Her tone was firm and loud. The dwarves looked up from their drinks, not particularly roused to any kind of overt reaction.
“What’s this about, Magda?” said the barman, drying a tankard with a cloth. Britta was fairly sure it was for effect, to make him look more barman-like. He probably polished that same tankard over and over.
“The Mayor has entered the mines with Gabriel Garbolum. If ve vant our home back, now is the time to act. These two are villing to help us reclaim vhat is ours.”
Britta felt all eyes in the room fall on her and Dad. The weight of expectation was palpable, and not particularly pleasant. She hadn’t made any agreement to get them their mine back.
She could see it was a reasonable ploy in terms of getting the dwarves on their side — they would be much more likely to throw in with them if they thought they’d get something out of it — but it wasn’t even clear what was down there.
Then again, what difference did it make? If they wanted the mine, they could have it.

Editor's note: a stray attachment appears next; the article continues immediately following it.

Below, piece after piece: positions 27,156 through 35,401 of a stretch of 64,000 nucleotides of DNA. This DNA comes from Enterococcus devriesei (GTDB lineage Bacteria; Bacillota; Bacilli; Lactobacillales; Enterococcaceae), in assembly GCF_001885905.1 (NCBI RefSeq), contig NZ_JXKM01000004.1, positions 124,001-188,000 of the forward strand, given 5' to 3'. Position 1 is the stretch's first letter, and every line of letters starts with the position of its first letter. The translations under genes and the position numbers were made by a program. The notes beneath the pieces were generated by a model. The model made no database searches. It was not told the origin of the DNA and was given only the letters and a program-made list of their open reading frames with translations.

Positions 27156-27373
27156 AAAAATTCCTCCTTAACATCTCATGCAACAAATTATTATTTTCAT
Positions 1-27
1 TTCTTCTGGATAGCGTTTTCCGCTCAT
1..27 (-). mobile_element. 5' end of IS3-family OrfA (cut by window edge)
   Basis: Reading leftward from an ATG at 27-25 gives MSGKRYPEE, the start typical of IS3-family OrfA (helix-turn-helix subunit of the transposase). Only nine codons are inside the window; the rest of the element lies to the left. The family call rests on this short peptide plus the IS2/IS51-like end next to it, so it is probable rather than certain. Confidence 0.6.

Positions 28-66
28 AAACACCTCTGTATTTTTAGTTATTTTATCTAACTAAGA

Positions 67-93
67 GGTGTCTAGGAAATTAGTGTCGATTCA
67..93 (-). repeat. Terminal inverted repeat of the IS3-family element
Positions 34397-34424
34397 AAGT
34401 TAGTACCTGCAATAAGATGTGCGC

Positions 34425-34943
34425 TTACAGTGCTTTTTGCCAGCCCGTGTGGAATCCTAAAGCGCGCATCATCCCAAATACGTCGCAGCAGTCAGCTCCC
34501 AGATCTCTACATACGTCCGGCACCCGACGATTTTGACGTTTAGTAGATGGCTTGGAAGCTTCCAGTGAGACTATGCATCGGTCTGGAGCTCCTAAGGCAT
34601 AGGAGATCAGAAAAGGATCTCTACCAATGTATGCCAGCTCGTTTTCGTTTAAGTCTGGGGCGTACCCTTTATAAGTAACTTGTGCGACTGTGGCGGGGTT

“I can give you the mine back,” said Britta, “if you are willing to fight.”
She had no idea if it would require a violent intervention, or even who they would be fighting, but she knew for certain she didn’t want to be the one hitting or getting hit. Having a bunch of dwarves between her and the enemy couldn’t hurt.
“You’ll have to speak to the council,” said the barman.
“I know, Darlink,” said Magda. “That is vhy ve are here.”
They stood glaring at each other like they weren’t both saying the exact same thing. If this was what dwarves were like when they agreed with each other, Britta really didn’t want to be in the room when they were at odds.
“Great,” said Britta. “Where are they? Nearby?” The other problem with videogames was that they often confused walking from one end of the map to the other with actual plot. They had spent all this time building the world, they wanted you to see it. All of it.
“Through here,” said the barman, lifting up part of the bar to let them in. He pushed open a door behind him. “Top of the stairs.”